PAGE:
The Court also concluded that the term “high information content” was indefinite because there was no guidance in the intrinsic record as to what information content would be “high.”  Id. at 36-37.  The Court pointed out that the Supreme Court’s recent opinion on indefiniteness, Nautilus, Inc. v. Biosig Instruments, Inc., 134 S. Ct. 2120 (2014), “did not disturb the Federal Circuit’s prior holding that when a word of degree is used, the district court must determine whether the patent’s specification provides some standard for measuring that degree.”  Id. at 37 (citation and alterations omitted).  Here, the patent did not: it only indicated that “‘textual information’ and ‘graphic images’ may be high information content,” but a person of ordinary skill in the art “would be unable to separate textual information and graphic images that contain merely ‘information content’ from text and images that contain ‘high information content.’”  Id.  However, the Court concluded that the term “high resolution” was not indefinite, as defendants argued.  Defendants had, in fact, explained in their alternate construction how a person of ordinary skill in the art would have understood this term, and the intrinsic record supported this alternate construction.  Id. at 35-36.  The Court also rejected defendants’ argument that “large area” was indefinite, id. at 29-30, again finding that the intrinsic record provided a concrete definition for the term where it “provid[ed] a lower limit for what a ‘large area’ means”.  Id. at 30.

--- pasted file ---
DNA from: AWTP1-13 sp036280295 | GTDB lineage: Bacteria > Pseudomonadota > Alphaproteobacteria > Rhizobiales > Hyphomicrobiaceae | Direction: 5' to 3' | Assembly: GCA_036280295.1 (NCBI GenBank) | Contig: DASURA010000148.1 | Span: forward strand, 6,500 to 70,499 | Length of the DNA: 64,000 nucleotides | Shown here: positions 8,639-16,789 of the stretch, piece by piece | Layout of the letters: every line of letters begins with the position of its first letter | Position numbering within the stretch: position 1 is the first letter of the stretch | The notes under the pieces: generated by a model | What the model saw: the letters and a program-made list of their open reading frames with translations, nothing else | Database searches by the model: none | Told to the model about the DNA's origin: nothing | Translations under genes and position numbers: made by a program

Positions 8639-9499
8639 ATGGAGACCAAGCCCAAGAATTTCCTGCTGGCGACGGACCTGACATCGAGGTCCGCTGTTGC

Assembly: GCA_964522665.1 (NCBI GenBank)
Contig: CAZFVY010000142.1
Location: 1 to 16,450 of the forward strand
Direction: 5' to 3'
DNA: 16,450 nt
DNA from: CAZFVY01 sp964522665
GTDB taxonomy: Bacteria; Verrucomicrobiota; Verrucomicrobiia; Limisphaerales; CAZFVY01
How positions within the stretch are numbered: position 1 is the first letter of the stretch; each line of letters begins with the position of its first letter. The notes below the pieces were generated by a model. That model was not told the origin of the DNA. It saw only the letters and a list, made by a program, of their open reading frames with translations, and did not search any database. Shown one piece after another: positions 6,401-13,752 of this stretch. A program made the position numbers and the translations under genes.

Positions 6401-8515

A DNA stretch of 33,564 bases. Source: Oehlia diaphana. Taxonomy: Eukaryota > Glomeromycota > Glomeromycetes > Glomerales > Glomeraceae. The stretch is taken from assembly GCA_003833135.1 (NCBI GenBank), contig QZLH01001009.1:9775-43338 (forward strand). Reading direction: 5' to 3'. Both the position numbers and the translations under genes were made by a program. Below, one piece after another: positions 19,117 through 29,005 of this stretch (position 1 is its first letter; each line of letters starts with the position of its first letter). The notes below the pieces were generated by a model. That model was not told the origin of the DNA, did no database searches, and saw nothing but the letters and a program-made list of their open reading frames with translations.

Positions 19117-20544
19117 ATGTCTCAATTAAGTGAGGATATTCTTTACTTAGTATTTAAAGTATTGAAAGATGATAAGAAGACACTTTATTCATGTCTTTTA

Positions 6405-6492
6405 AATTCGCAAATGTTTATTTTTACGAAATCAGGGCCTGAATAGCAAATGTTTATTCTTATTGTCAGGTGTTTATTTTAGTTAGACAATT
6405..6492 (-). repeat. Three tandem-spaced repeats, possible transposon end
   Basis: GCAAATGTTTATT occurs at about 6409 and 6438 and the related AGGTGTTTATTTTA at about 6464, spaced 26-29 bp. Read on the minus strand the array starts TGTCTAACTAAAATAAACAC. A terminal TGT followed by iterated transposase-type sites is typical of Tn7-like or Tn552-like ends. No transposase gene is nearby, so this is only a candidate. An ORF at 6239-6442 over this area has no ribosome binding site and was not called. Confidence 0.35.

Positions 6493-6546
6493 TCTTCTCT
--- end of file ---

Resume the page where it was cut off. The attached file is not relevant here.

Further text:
The Court also found a preamble term, “hardwired supercomputer,” to be limiting, as the patentee had used this term during prosecution to distinguish prior art.  Id. at 7-8.

The Court also construed the following terms:
“hardwired”
“instruction fetch means for providing an instruction stream of two parcel items in sequence, wherein each two parcel item has a bit length of 2n”
“one clock cycle”/”said one clock cycle”
“rasterization circuit”
“rasterization process which operates on a … floating point format”
“frame buffer”
“color values”
“per-fragment operations”
“logic”
“geometry processor”
“scan converter”
“optical compensation film”
“air gap”
“wide aspect ratio”
“digital computer system,” “information originating source”
“gamma profile”
“gray scale resolution”/”grayscale resolution”
“software controller”
“adjustment circuit”
“gamma value”
“backlight control signal”
“graphics controller”

Continue reading

Published on:

Chief Judge Leonard P. Stark recently considered Defendants motion to dismiss Robert Bosch LLC’s patent infringement claims for lack of personal jurisdiction.  Robert Bosch LLC v. Alberee Products, Inc., et al., C.A. No. 12-574-LPS (D. Del. Sept. 29, 2014).  Two of the three Defendants are Maryland corporations and the third, API, is a Korean corporation.  Id. at 1.  In its complaint, Bosch alleged that API manufactures windshield wiper blade components in Korea and sells them to companies in the United States, including the Maryland Defendants.  Id. at 3.   Bosch further alleged that the Defendants then worked together from Maryland to assemble the wiper blades to market and sell in the United States.  Id.  Plaintiff pointed to no evidence that Defendants have offices, employees, bank accounts, or property in Delaware; travel to or manufacture anything in Delaware; or otherwise have transacted business or directly sold products in Delaware.  Id. at 4.